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Neurology. 2008 Apr 15;70(16):1313-21. doi: 10.1212/01.wnl.0000291011.54508.aa. Epub 2008 Mar 12.

Specific mutations in methyl-CpG-binding protein 2 confer different severity in Rett syndrome.

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Section of Neurology, Department of Pediatrics, Baylor College of Medicine, Room 319C, One Baylor Plaza, Houston, TX 77030, USA.



To determine if a relationship exists between the clinical features of Rett syndrome, an X-linked dominant neurodevelopmental disorder, and specific mutations in MECP2.


Cross-sectional study of 245 girls and women with typical Rett syndrome seen between 1990 and 2004 in tertiary academic outpatient specialty clinics and who had complete MECP2 mutation analysis. A structured clinical evaluation was completed for each participant. The results were grouped by MECP2 mutation and compared.


Participants with the R133C mutation are less severely affected than those with R168X or large DNA deletions (p < 0.05). Likewise, individuals with the R168X mutation are more severely affected than those with R294X and late carboxy-terminal truncating mutations (p < 0.05). Clinical differences are notable in ambulation, hand use, and language (p < 0.004), three cardinal features of Rett syndrome. Individuals with R168X are less likely to walk (p = 0.008), retain hand use (p = 0.002), or use words (p = 0.001). In contrast, those with carboxy-terminal truncations are more likely to walk (p = 0.007) and use words (p < 0.001). The R306C mutation, previously found to confer milder features, adversely affects only one clinical feature, language (p < 0.05).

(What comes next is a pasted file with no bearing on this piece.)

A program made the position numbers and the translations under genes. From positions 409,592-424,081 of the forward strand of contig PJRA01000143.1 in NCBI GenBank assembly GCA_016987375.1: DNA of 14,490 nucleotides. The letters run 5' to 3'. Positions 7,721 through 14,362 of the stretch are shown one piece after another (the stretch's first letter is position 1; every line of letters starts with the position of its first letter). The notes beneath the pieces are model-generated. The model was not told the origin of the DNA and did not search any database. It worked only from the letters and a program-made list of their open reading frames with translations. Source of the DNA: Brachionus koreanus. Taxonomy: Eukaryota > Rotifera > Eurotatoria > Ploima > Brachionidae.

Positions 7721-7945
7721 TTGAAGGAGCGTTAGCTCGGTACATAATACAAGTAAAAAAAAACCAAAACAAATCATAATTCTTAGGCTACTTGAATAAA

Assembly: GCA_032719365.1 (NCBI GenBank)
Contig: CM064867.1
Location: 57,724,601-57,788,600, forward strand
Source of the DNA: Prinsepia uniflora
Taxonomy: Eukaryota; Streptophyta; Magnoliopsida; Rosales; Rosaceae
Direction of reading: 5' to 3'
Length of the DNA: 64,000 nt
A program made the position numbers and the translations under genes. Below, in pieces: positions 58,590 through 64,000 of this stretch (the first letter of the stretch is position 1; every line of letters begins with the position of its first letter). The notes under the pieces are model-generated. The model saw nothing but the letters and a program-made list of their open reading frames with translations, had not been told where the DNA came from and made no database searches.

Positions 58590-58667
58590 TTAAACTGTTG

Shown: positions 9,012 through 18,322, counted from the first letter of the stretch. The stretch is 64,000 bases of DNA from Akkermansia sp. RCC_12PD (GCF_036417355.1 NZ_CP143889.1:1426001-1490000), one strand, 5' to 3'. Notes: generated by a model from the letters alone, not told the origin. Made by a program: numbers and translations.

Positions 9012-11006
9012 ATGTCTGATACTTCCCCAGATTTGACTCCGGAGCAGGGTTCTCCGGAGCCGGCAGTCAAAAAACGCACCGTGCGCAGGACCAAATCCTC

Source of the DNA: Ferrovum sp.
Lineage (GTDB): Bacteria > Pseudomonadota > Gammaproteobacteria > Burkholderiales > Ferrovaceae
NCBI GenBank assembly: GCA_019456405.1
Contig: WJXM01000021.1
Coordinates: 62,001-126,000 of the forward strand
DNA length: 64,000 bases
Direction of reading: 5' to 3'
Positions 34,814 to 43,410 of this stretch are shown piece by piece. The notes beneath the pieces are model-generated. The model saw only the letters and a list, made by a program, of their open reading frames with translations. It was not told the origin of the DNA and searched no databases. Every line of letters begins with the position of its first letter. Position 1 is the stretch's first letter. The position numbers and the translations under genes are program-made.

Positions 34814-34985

Specific mutations in MECP2 confer different severity. These results allow the design of therapies targeted toward the amelioration of expected problems. Furthermore, the distinct effects of MECP2 mutations on clinical severity must be considered in clinical intervention trials.

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